It was one small step for a man; one giant leap for mankind. On July 20, 1969, Neil Armstrong put his left foot on the Moon and creating the first human footprint there. But a new conspiracy theory has emerged, suggesting that he didn’t even wear the boots, required to take that step.


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To support the claim, these twisted minds are comparing a photo of Neil Armstrong’s Apollo 11 spacesuit (taken in 2015 by astronomer Phil Plait at the Smithsonian’s National Air and Space Museum) with a shot from the mission itself.

While Armstrong and the other crew members did wear the Apollo/Skylab A7L suit pictured above, they had more gear. Namely, overshoes with treaded soles. And for the record, the footprint in the other photograph isn’t even Armstrong’s. According to NASA, it belongs to Buzz Aldrin.

The overshoes provided extra protection from rips, tears, and dust to the basic spacesuits. They left distinctive footprints that can be seen in numerous other images from the mission. And if you’re still skeptical, go to the Moon for a closer look. NASA said that “the first footprints on the Moon will be there for a million years. There is no wind to blow them away.”

The next question we need to address is why the overshoes arent at the museum like the rest of Armstrong’s gear. You see, the Apollo 11 crew left behind about 100 items on the Moon as a weight saving measure. The list includes not only TV lenses and bodily fluids, but the infamous shoes as well.

But before you scroll down to learn more about this alleged hoax, remember that Neil Armstrong claimed the biggest accomplishment of the mission was not taking the steps but landing the lunar module, “Pilots take no special joy in walking: pilots like flying,” he said. “Pilots generally take pride in a good landing, not in getting out of the vehicle.”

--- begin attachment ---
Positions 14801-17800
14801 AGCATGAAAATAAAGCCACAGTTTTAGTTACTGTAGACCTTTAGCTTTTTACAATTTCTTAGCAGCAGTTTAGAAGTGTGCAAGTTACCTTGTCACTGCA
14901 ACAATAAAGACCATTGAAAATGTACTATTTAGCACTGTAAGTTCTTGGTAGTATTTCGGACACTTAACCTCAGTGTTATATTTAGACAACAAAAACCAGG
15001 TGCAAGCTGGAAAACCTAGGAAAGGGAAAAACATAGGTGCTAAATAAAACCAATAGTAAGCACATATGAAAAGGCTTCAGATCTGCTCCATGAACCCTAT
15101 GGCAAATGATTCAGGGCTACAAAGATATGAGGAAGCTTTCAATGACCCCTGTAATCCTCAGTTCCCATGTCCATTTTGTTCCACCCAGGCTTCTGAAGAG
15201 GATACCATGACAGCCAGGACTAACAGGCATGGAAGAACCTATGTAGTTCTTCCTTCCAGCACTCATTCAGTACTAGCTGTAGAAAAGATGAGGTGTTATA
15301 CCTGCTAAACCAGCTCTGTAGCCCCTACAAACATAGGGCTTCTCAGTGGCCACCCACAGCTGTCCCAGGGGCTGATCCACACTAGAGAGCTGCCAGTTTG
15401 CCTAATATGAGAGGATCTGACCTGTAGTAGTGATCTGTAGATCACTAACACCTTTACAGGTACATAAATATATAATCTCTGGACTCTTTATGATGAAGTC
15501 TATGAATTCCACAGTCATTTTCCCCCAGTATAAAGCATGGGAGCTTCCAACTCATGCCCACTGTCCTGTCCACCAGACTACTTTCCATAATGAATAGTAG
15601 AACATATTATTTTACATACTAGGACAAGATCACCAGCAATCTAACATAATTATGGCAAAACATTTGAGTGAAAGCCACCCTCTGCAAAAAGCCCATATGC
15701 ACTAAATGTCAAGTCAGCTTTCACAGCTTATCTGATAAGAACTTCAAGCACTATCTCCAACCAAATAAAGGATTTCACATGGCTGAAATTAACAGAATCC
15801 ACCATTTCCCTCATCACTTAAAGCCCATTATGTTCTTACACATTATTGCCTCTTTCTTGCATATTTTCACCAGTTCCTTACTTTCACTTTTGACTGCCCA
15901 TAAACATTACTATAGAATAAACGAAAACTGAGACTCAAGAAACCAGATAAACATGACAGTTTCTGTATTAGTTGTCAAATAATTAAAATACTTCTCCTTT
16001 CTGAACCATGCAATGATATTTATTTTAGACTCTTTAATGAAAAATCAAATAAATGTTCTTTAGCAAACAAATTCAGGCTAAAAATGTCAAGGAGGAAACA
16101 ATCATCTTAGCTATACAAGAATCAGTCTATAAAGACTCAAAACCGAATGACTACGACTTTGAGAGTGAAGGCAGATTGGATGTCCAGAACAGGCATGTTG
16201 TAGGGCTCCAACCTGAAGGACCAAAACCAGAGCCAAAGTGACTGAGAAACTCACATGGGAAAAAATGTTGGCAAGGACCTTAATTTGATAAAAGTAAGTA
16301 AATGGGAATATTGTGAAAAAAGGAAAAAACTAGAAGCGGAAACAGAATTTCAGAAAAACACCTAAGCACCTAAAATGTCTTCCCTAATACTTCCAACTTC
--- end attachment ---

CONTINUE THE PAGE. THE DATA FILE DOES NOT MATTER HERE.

As of recently, a new Moon landing conspiracy theory has been surfacing on the internet

But some people weren’t convinced by it and decided to check the facts

They found that Armstrong and the other crew members did wear the Apollo/Skylab A7L suit pictured above

But they had more gear. Namely, overshoes with treaded soles

Image credits: NASA photo

And for the record, the footprint in the other photograph isn’t even Armstrong’s, it belongs to Buzz Aldrin

The overshoes provided extra protection from rips, tears, and dust to the basic spacesuits

Image credits: o0Tektite0o

This X-ray was taken as a last minute check to see if there were any foreign objects that could compromise the integrity of the spacesuit during the mission

The boots left distinctive footprints that can be seen in numerous other images from the mission

And if you’re still skeptical, go to the Moon for a closer look

“The first footprints on the Moon will be there for a million years. There is no wind to blow them away”

Image credits: NASA / Edwin E. Aldrin, Jr.

But why the overshoes aren’t at the museum like the rest of Armstrong’s gear?

The crew left behind about 100 items on the Moon as a weight saving measure. The list includes not only TV lenses and bodily fluids, but the infamous shoes as well

People were incredibly amused to hear such a ridiculous theory

Image credits: FuriousDShow